Budget cuts a wakeup call to local leaders

It will be interesting to see just how difficult it is for the county to adjust to its newly announced financial constraints. Mostly, it will be highly entertaining to watch politicians, in an election year, assure us our cherished public services will still be provided while simultaneously making the case that their budgets weren’t inflated to begin with.

Last week, Kitsap County commissioners announced they would impose a 10 percent budget cut next year and a hiring freeze through the end of this year as a result of higher costs and expected revenue shortfalls. Most notably, county officials point to skyrocketing insurance rates in the wake of last September’s terrorist attacks, and a long list of new programs dreamed up by state lawmakers who, predictably, neglected to mention how they would be paid for at the county level.

Anyone who’s ever managed a business or household budget can appreciate the difficulty of doing so with 10 percent less income. But most of us have confronted a similar scenario over the past year, and we’re confident the county’s bean counters will find a way.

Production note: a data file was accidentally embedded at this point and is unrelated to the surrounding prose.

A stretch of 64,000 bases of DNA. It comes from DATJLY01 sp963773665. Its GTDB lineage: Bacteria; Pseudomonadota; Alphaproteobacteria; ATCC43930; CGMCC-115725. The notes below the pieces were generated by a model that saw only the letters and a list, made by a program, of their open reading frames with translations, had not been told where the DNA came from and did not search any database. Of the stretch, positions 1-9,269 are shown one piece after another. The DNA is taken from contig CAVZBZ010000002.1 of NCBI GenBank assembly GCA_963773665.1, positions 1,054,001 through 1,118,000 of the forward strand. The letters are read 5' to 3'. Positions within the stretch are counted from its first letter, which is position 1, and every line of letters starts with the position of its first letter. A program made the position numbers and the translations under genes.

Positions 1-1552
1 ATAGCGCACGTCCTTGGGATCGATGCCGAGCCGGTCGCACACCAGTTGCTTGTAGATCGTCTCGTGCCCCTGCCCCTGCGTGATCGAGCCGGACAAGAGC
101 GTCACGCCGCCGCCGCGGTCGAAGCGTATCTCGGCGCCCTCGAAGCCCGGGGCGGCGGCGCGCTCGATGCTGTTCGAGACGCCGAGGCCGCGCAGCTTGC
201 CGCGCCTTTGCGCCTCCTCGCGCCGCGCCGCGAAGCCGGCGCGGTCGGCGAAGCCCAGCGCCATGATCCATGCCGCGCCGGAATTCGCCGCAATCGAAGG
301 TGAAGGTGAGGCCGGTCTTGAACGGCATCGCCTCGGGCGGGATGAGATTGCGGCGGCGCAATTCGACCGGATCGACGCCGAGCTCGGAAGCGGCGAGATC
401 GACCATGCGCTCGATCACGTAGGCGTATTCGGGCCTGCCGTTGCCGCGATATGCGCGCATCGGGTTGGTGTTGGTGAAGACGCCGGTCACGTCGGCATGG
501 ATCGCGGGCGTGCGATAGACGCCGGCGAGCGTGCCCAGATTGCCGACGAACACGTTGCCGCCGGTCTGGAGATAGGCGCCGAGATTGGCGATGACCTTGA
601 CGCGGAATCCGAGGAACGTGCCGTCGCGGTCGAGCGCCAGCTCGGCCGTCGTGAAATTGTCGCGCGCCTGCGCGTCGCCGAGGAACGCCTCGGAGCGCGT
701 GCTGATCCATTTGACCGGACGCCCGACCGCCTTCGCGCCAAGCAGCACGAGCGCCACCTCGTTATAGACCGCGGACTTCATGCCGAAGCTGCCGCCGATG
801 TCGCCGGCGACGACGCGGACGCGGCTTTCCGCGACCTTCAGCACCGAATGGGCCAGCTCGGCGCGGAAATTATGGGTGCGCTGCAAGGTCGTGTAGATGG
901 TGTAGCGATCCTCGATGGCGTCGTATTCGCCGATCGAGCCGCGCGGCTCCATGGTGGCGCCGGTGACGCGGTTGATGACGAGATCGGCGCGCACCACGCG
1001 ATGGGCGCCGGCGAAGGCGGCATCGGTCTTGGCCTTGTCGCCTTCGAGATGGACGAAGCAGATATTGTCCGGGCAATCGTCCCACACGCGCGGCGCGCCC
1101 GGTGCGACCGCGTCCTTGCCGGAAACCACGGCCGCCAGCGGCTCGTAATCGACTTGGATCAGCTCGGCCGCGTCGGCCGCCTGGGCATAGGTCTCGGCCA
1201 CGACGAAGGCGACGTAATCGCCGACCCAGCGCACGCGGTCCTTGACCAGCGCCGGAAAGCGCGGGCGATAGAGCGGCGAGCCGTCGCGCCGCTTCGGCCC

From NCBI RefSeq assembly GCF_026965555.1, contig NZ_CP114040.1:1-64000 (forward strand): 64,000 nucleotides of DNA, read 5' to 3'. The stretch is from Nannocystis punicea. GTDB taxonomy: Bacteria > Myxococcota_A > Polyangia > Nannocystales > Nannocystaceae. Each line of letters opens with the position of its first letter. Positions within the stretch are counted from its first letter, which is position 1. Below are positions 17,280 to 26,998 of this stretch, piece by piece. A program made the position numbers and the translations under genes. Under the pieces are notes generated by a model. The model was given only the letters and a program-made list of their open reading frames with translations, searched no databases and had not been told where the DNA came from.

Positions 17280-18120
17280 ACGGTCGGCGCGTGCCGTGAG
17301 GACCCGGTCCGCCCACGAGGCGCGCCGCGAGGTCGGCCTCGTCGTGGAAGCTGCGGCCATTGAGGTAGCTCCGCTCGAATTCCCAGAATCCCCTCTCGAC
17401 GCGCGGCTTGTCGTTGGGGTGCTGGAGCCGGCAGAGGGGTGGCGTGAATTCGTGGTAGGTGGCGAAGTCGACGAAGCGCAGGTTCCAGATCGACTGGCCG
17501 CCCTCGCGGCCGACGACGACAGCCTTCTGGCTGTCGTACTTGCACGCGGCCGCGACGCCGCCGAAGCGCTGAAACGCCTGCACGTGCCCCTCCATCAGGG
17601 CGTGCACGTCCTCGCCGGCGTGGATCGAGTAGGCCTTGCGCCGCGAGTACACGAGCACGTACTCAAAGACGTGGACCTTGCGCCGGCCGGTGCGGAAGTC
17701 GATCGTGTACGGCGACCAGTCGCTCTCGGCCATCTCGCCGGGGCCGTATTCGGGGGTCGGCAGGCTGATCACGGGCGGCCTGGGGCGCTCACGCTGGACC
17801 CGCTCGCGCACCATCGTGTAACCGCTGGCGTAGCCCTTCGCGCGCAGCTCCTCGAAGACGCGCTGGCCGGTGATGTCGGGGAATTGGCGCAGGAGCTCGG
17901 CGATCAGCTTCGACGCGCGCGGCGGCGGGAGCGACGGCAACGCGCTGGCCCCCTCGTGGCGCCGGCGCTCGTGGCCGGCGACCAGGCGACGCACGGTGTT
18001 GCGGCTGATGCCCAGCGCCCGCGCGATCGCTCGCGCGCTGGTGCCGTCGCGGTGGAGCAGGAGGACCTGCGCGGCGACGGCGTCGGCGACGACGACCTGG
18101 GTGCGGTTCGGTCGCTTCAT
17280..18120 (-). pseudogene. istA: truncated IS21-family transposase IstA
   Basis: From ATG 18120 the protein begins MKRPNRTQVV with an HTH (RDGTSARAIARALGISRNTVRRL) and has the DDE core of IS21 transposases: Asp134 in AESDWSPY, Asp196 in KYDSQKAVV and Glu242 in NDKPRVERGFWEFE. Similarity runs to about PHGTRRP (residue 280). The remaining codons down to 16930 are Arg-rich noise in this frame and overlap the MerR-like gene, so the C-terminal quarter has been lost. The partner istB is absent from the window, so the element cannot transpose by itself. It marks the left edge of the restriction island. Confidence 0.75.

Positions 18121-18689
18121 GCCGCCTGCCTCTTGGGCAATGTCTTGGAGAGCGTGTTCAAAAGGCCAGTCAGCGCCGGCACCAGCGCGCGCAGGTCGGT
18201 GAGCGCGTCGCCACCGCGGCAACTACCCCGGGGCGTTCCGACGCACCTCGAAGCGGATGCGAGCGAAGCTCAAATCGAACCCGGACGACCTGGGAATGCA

Most county officials, while not happy about the prospect, believe they can cut 10 percent out of their operating budgets without eliminating basic services. And we take them at their word.

The question is, if they can run their offices on 10 percent less money than they’ve been getting without our noticing any reduction in service, why haven’t they been doing so all along?

Before you cast your vote in November, make sure whomever you support has given you a plausible answer.

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